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  • Published: 6 August 2019
  • ISBN: 9780141980560
  • Imprint: Penguin Press
  • Format: Paperback
  • Pages: 400
  • RRP: $22.99
Categories:

Chopin's Piano

A Journey through Romanticism




A dazzling exploration of Romantic music unlike any other, from one of the most exciting writers about classical music.

Chopin's Piano begins in November 1838, when George Sand, her children and Frederick Chopin took a boat to Majorca for the winter. It describes their circumstances there, and how Chopin completed one of the most revolutionary works in the history of music - his Preludes - on 'a small Mallorquin piano' which he picked up when they arrived and carted up to the monastery in the mountains where he and Sand lodged. Kildea traces the history of the Preludes, their pianists, their interpretations, and the history of the Mallorquin piano itself, to find an unexpected path through the history of romantic music - via Wanda Landowska in Berlin in 1913, Paris in 1940-41 when the Nazis seized the piano, down to the end of romantic music. It is an astonishing narrative and detective story, an unclassifiable and thrilling book, which explores in an original way the changing meaning of music through time.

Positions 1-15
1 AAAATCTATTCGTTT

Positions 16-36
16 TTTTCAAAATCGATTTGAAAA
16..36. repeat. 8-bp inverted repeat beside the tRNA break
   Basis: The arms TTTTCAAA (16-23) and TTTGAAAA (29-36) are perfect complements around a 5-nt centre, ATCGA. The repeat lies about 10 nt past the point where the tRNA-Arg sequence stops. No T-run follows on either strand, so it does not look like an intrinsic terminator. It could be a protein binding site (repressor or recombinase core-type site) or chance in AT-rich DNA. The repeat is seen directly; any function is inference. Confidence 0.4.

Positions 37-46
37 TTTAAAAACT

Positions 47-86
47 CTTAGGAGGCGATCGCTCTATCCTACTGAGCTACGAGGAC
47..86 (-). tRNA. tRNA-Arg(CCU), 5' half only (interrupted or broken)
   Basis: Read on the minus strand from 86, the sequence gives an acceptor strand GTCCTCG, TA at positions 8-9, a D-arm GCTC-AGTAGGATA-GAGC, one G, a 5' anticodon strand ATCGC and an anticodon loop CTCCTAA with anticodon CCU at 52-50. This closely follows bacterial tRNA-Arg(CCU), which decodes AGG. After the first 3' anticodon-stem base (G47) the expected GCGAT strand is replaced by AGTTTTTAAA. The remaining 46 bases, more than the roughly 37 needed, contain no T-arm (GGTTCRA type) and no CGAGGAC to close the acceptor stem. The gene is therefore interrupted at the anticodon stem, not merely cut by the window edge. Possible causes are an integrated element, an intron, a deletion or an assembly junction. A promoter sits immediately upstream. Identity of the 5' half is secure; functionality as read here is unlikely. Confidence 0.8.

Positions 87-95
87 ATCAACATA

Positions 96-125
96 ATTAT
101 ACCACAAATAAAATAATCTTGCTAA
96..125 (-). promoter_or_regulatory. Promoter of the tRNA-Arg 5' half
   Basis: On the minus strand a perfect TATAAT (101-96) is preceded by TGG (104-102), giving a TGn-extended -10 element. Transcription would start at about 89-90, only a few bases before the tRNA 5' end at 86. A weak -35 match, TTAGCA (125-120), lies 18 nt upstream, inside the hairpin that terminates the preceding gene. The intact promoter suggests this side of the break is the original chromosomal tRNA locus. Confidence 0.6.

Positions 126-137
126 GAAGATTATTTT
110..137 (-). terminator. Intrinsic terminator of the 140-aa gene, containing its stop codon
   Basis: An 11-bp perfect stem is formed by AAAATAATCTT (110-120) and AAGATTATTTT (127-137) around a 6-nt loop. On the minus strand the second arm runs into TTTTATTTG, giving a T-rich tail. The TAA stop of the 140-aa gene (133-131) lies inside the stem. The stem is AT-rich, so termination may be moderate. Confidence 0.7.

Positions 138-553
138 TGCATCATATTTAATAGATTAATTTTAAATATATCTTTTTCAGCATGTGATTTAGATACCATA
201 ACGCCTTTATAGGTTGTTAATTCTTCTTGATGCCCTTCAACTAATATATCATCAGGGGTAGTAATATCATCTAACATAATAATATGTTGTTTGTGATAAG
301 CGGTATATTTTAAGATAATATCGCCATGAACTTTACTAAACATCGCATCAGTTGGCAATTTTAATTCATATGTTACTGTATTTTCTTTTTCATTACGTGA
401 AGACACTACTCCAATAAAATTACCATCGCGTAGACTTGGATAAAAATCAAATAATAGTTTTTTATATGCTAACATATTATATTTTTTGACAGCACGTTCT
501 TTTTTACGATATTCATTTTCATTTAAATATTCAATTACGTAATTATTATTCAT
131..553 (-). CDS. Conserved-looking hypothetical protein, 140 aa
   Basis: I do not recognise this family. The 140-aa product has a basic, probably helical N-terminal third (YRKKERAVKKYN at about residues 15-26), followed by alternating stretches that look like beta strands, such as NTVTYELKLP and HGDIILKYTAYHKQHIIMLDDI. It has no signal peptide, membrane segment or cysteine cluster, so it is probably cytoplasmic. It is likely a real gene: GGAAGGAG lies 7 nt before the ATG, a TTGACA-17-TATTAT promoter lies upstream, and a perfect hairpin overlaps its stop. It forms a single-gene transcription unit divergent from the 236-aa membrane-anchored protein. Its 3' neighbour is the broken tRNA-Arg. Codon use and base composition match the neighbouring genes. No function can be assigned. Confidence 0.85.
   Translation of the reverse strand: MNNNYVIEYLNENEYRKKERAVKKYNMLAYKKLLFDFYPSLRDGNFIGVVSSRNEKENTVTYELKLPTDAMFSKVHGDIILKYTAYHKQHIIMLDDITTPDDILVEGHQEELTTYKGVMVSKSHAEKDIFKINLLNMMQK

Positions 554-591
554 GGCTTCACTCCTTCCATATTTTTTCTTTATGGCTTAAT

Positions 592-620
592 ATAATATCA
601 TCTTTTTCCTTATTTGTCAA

• Published: 6 August 2019
  • ISBN: 9780141980560
  • Imprint: Penguin Press
  • Format: Paperback
  • Pages: 400
  • RRP: $22.99
Categories:

About the author

Paul Kildea

Paul Kildea is a writer and conductor who has performed many of the Britten works he writes about, in opera houses and concert halls from Sydney to Hamburg. He has written extensively on the relationship between music and culture in the twentieth century: his previous books include Selling Britten (2002) and (as editor) Britten on Music (2003). He was Head of Music at the Aldeburgh Festival between 1999 and 2002 and subsequently Artistic Director of the Wigmore Hall in London. He lives in Berlin.

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